Value Still Isn’t Dead

Value Still Isn’t Dead

Value Still Isn’t Dead

Value Still Isn’t Dead


As the long-running Value vs. Growth debate continues, we’d like to add our thoughts with a few points for investors to consider.

On the Great Lakes Fundamental Equity Team we’re bottom-up investors –we don’t try to time factors such as Value, but valuation is key to how we invest. That said, we agree with the consensus that Value as a style is extremely cheap, undervalued, and out of favor, and our own research supports that view (see below). We see these extremes play out every day when we analyze and evaluate companies, and understand their implied growth rates and profitability. As such, we feel Value is poised to outperform –the only question is when.

  1. Value is historically cheap vs. Growth. As you’ve seen, really for the last 10 years Value has lagged, and this gap has only grown wider. The consensus is that Value investing itself isn’t dead –it still makes sense to invest in stocks that have a valuation gap, and for which there’s an expectation that the gap will close. Style almost always reverts to the mean, and Value reverting to the mean in our opinion is long overdue and represents a meaningful investing opportunity.
  2. Value historically offers attractive risk-adjusted return. Standard deviation for Growth tends to be higher than that of Value, and as a result the Sharpe Ratio for the Russell 1000 Value Index tends to be higher over long periods. However, standard deviation for both Growth and Value are comparable over the recent 5 years, making Sharpe Ratios for Growth more attractive. But historical data does not support the persistency of this recent trend.
  3. In a market inflection period there is an opportunity for Value to break out. This happened in 1999-2000 as the tech names rolled off and names with more traditional valuation stepped up.
  4. The tech names that dominate the index now are more mature than in 1999-2000. Still, is it reasonable to assume that the FAANG stocks will hold their leadership into the indefinite future? Hard to say, but we believe this is probably not the case. Leadership rolls over and changes over time, and those periods present an opportunity for Value to step up, and for active management to prove its worth.
  5. Another reason Value has lagged Growth is because Value has a much higher weighting in Financials and Energy, and both have had a very tough time lately. Financial firms have had to navigate a years-long low interest rate environment, combined with policy efforts to battle the economic impact of COVID-19. Energy firms have seen a drastic drop in demand coupled with an OPEC vs. Russia price war. Both sectors have already seen promising improvement, and are poised to benefit from post-COVID recovery.
  6. The Great Lakes Advisors Fundamental Equity investment process is based on time-tested principles of valuation, and that process puts us in good position for when Value outperforms, as we feel it ultimately will.

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Manager commentary represents an assessment of the market environment at a specific point in time and is not intended to be a forecast of future events, or a guarantee of future results. This information should not be relied upon by the reader as research or investment advice. To determine if this strategy is appropriate for you, carefully consider the investment objectives, risk factors, and expenses before investing. The holdings, industry sectors, and asset allocation are presented to illustrate examples of the securities bought and the diversity of areas in which we may invest, and may not be representative of current or future investments. Portfolio holdings subject to change and should not be considered investment advice. The specific securities identified and described do not represent all of the securities purchased, sold or recommended for advisory clients and it should not be assumed that investments in the securities identified and discussed were or will be profitable. To obtain a list of all securities recommended during the past year, contact Great Lakes Advisors (GLA) at 312.553.3700. Actual clients’ portfolios may or may not hold the same securities depending on the guidelines, restrictions and other factors of the specific portfolios.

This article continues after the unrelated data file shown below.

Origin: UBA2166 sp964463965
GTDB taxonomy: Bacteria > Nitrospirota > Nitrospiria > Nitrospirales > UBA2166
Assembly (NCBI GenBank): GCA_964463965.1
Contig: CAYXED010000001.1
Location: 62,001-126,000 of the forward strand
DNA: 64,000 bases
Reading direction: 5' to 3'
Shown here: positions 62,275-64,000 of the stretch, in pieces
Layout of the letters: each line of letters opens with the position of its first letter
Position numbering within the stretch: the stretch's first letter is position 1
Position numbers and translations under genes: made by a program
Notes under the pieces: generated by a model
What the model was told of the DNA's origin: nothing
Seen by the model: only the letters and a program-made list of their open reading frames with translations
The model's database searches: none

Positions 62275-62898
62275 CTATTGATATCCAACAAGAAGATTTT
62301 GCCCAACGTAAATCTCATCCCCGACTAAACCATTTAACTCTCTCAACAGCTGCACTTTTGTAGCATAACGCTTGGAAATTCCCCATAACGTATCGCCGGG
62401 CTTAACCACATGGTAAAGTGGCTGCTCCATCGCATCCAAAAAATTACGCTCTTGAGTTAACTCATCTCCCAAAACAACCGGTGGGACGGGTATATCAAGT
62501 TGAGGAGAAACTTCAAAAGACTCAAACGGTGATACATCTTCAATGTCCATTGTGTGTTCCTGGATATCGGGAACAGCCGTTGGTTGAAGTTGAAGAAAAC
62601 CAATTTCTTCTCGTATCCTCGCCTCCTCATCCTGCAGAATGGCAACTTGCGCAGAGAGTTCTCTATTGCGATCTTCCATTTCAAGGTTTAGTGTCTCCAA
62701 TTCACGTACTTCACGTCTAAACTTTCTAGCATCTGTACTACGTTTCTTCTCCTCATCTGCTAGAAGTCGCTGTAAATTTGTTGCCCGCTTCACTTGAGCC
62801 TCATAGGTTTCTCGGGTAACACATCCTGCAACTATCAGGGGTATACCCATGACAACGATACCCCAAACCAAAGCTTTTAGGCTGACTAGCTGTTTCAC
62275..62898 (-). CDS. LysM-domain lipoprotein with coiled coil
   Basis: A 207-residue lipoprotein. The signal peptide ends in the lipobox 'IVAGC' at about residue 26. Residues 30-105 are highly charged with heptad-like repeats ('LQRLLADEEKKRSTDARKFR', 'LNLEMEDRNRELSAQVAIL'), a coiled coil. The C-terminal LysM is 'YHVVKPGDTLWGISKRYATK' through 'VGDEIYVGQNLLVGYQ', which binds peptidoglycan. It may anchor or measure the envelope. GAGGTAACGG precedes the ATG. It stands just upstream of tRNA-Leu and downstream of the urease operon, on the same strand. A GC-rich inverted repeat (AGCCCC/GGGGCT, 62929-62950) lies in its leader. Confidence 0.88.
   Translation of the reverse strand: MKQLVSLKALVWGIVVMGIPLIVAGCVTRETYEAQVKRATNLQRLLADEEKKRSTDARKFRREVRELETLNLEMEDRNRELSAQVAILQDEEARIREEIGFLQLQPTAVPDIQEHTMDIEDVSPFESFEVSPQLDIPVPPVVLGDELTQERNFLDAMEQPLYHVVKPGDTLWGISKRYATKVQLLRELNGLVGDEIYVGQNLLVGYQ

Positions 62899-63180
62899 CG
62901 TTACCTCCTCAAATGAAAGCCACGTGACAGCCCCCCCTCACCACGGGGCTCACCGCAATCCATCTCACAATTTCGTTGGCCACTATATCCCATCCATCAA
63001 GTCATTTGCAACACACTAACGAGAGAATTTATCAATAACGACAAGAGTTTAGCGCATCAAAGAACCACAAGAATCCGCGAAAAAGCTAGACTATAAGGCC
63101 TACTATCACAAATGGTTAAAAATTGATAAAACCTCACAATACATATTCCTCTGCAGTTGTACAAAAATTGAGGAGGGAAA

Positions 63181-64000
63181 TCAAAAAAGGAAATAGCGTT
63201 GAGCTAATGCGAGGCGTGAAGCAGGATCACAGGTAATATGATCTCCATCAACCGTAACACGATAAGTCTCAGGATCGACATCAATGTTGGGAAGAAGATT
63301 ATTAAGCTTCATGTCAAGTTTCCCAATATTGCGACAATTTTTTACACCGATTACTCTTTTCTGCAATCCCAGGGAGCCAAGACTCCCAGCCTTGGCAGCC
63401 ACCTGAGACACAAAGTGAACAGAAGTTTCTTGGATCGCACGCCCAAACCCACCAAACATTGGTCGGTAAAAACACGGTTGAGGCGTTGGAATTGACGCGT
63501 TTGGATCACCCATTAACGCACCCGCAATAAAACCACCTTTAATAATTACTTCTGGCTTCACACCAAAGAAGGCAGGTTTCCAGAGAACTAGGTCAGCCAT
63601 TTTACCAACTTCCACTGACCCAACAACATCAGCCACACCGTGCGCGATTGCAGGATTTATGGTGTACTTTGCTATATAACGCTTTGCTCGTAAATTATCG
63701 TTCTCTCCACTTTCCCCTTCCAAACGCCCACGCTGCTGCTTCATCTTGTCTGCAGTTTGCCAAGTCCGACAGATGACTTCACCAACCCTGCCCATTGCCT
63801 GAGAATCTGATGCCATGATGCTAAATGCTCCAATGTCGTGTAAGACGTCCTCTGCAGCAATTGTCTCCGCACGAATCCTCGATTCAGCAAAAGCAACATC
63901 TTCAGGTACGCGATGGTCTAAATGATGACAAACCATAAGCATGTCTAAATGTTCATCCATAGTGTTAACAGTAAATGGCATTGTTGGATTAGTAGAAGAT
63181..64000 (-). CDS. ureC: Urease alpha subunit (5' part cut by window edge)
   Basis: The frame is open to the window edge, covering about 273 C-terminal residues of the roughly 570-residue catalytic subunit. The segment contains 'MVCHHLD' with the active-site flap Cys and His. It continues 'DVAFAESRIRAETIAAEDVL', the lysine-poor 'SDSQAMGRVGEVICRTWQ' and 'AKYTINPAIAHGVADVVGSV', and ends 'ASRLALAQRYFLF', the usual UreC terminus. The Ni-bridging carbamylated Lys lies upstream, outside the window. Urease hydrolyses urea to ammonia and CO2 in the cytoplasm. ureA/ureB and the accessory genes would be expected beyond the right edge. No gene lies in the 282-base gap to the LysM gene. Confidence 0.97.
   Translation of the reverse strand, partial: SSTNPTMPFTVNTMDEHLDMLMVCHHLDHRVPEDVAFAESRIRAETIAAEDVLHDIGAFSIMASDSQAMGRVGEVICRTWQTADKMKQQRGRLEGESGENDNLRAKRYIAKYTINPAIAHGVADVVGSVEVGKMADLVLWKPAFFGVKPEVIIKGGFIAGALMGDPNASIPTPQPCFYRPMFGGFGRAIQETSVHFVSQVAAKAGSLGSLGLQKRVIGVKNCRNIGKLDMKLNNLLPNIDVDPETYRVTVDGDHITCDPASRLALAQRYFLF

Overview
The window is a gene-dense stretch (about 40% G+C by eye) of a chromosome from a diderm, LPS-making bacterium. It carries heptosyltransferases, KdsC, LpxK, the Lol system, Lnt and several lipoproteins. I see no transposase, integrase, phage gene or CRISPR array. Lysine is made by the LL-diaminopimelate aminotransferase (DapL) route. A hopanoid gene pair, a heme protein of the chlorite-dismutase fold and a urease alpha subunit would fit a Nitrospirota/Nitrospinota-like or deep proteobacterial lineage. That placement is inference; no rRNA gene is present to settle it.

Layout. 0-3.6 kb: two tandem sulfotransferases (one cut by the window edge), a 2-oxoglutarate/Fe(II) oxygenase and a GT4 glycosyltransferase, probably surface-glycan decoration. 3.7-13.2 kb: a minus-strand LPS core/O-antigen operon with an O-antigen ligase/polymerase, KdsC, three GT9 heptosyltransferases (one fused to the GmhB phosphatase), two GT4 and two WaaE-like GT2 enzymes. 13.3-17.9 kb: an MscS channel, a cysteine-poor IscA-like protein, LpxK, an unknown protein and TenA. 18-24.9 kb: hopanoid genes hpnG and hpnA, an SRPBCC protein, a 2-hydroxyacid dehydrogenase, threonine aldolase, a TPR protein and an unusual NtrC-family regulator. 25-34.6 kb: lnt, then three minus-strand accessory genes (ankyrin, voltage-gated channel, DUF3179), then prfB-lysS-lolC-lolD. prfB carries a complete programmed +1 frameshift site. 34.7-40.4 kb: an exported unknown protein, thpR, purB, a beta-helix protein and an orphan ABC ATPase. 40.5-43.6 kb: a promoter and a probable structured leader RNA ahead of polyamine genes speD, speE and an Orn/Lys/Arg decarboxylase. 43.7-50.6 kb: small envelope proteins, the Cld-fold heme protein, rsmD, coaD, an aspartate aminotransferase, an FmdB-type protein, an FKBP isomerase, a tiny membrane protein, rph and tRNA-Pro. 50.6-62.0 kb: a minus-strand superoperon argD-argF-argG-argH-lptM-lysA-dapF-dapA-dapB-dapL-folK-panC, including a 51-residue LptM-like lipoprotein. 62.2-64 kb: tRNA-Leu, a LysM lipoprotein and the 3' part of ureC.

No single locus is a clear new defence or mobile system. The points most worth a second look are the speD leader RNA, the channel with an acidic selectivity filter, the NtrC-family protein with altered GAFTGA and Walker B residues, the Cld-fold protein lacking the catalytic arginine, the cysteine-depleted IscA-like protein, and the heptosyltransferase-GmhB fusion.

The Russell 1000 Growth Index measures large mid-sized capitalization companies in the United States equities market that also exhibit a growth probability. The index is a composite of roughly 1,000 securities issued by the largest companies in the U.S. in terms of market capitalization. The Russell 1000 Growth Index is a subset of the securities found in the Russell 1000 Index. The Russell 1000 Growth is published and maintained by FTSE Russell.

The Russell 1000 Value Index is the large-cap value segment of the Russell 1000, consisting of the 1,000 largest companies within the Russell 3000 index. Frank Russell Company reports its indices as one-month total returns.

The index performance figures are calculated in U.S. dollars and reported on a gross basis. The index returns reflect all items of income, gain and loss and the reinvestment of dividends and other income. Fees, including but not limited to the advisory fee, transaction and custody charges, would reduce the return. Investors cannot invest directly in an index. These indexes are not managed or sold by Great Lakes Advisors. Past performance is not indicative of future results. 20-6-0096.

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